Matt Zahora earned his first airline pilot's seat at the tender young age of 19, his lifetime of practice flying giving him the skill to navigate an aircraft even before he earned his degree in Aviation Management. With over 5,000 hours of flight experience in dozens of types of aircrafts under his belt, he decided it was time to open his own business, Chicagoland Aviation. Drawing on his wealth of knowledge, he helps groundlings become pilots and pilots to purchase their first aircraft.
The Grammy-winning outfit Switchfoot launches crowds into a layered rock soundscape that the band's three guitarists build during energetic live shows. At North Central College, the San Diego fivesome tours in the wake of last year's release, Vice Verses, continuing the new chapter the group began with Hello Hurricane, 2010's Grammy winner for Best Rock or Rap Gospel Album. "On this record," says frontman Jon Foreman, "we let a little bit more out." Some soul grooves and Motown flavors infuse several new tracks, including "Selling the News," in which Jon's spoken-word rap hopscotches over hip-hop beats. But the band doesn't stray too far from its SoCal rock roots. In "Dark Horse" it cranks out the tight riffs and poignant lyrics of a single destined to brew over time into a rock anthem that unites generations of people and centaurs. Downstate rockers Bottle of Justus open up the show, steering their melodies into the party-rock atmosphere in which they thrive.
Named in honor of local firefighters and police, The Department's restaurant and liquor lounge serve modern cuisine in a loft-style space outfitted with exposed-brick walls, gleaming wood floors, and an abundantly stocked bar. In preparation for the dinner rush, waiters flip crisp white cloths to hide tables’ risqué tattoos while chefs fire up the grill and stir marinades for gourmet steaks, pork loin, and seafood plates. House specialty dishes reflect the chef's meticulous attention to detail; the Cajun rib eye basks in a marinade for 48 hours, and the crab-stuffed tilapia offsets the rich seafood with a white-wine sauce. At lunch, a menu of gourmet sandwiches and burgers fosters casual meals. Fridays see live acoustic entertainment filling the air with quarter notes as bartenders work hard shaking potent cocktails and luring corks out of wine bottles with maraschino cherries. Those craving al fresco eats during warmer months may dine on The Department's tree-lined, second story balcony.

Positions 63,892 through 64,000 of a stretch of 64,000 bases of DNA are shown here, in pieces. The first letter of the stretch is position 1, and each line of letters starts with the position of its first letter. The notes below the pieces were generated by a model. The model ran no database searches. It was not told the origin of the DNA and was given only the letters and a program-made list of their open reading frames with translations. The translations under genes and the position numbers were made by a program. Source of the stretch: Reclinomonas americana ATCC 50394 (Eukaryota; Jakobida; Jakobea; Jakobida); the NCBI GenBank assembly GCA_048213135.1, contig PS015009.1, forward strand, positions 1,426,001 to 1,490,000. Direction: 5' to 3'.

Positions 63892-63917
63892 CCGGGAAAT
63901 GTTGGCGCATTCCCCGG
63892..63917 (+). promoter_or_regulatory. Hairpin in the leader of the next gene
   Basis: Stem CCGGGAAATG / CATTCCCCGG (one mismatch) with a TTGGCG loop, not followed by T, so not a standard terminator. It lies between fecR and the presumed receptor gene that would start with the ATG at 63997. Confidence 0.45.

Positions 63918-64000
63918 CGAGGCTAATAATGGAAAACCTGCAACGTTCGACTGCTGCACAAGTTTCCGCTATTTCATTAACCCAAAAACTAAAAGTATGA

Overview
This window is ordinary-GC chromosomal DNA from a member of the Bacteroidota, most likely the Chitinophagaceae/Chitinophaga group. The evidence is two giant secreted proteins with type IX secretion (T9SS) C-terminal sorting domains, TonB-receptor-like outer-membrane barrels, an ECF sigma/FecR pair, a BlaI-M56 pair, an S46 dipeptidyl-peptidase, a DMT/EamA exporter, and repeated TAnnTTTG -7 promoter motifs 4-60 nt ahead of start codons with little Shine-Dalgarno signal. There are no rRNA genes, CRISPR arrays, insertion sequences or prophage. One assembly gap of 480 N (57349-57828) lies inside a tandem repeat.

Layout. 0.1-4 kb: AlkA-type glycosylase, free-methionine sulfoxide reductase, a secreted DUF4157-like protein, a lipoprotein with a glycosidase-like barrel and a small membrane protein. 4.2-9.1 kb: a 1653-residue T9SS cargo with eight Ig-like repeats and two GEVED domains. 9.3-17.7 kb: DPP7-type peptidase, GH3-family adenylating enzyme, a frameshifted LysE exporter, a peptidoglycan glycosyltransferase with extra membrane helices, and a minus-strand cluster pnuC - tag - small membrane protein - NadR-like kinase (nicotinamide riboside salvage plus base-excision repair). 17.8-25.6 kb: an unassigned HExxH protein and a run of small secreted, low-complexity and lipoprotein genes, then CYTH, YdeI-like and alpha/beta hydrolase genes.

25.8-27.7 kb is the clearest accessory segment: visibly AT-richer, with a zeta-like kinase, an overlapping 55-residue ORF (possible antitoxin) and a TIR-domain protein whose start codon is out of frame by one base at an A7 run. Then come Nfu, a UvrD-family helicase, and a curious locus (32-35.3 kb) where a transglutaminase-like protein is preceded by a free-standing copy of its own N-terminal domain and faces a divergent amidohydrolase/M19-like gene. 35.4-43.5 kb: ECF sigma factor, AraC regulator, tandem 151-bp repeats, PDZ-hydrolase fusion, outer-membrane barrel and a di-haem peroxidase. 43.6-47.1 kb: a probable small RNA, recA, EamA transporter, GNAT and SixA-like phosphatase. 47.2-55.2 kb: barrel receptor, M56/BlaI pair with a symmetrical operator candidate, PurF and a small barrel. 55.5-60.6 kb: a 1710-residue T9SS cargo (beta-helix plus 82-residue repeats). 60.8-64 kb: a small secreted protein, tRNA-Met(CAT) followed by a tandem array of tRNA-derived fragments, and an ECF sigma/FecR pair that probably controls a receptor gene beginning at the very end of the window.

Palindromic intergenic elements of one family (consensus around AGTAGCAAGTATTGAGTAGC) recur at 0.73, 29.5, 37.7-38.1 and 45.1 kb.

A sizeable beer list keeps the party going at Stone City Saloon, a sports bar and grill with regular karaoke nights and an outdoor patio for bags-tossing. The kitchen cooks up classic pub food, including a signature spinach artichoke dip, wings, burgers, and sandwiches, while bartenders pour tap brews from makers such as Dogfish Head, Bell's, Revolution, and Three Floyds. Eight- and nine-ball pool leagues gather around the felt several times a week.
Challenge Fitness whips bodies into shape with more than 30 cardio machines and a stable of Life Fitness strength machines. Members may pound muscle groups on the fitness-room machines by running, lifting, and fist pumping before washing off and entering the five-lane, 25-yard lap pool to cool off or reenact Wilford Brimley's scenes from Cocoon. A 10-person whirlpool whispers to lap-swimmers, inviting them to take a break in gently swirling, heated waters for the sake of soothing joint aches and stiff sinews. Challenge Fitness trainers facilitate aerobics and fitness classes to help to direct and refine body-sculpting efforts that would otherwise run wild (classes not included with this Groupon, but available for an additional fee). For days when the spirit of sportsmanship visits the gym, members may rent one of the seven tennis courts ($16–$21), the racquetball courts ($6/hour for the court), or the wallyball courts ($3/hour per player).
Kids and adults sound out their musical and rhythmic prowess with individual and group lessons at Allegro Music and Dance Academy. Led by experienced teachers and supplemented with at-home video instruction, music classes encompass an array of styles and techniques to establish a foundation for jazz combos and kitchen utensil bands alike. Group guitar classes teach picking, strumming, and shredding methods to 6–13-year-olds with weekly classes of up to eight students ($240–$299 per 16-week session). Groups form according to age, with older crowds also delving into songwriting and basic rock star moves such as windmilling, power sliding, and trashing an expensive hotel room. Group piano lessons also convene weekly, with up to 10 novices imbuing fingers with basic tickling techniques, as well as theory and repertoire ($240 per 16-week session). Songbirds aged 9 and older stretch their vocal chords with one-on-one voice instruction, while younger warblers learn in the company of a piano’s finely tuned tones. The music class schedule showcases all group meeting times, but private instruction in keys, strings, or vocal chords can also be scheduled Monday–Thursday from 2 p.m. to 9 p.m., and Fridays from 3 p.m. to 6 p.m.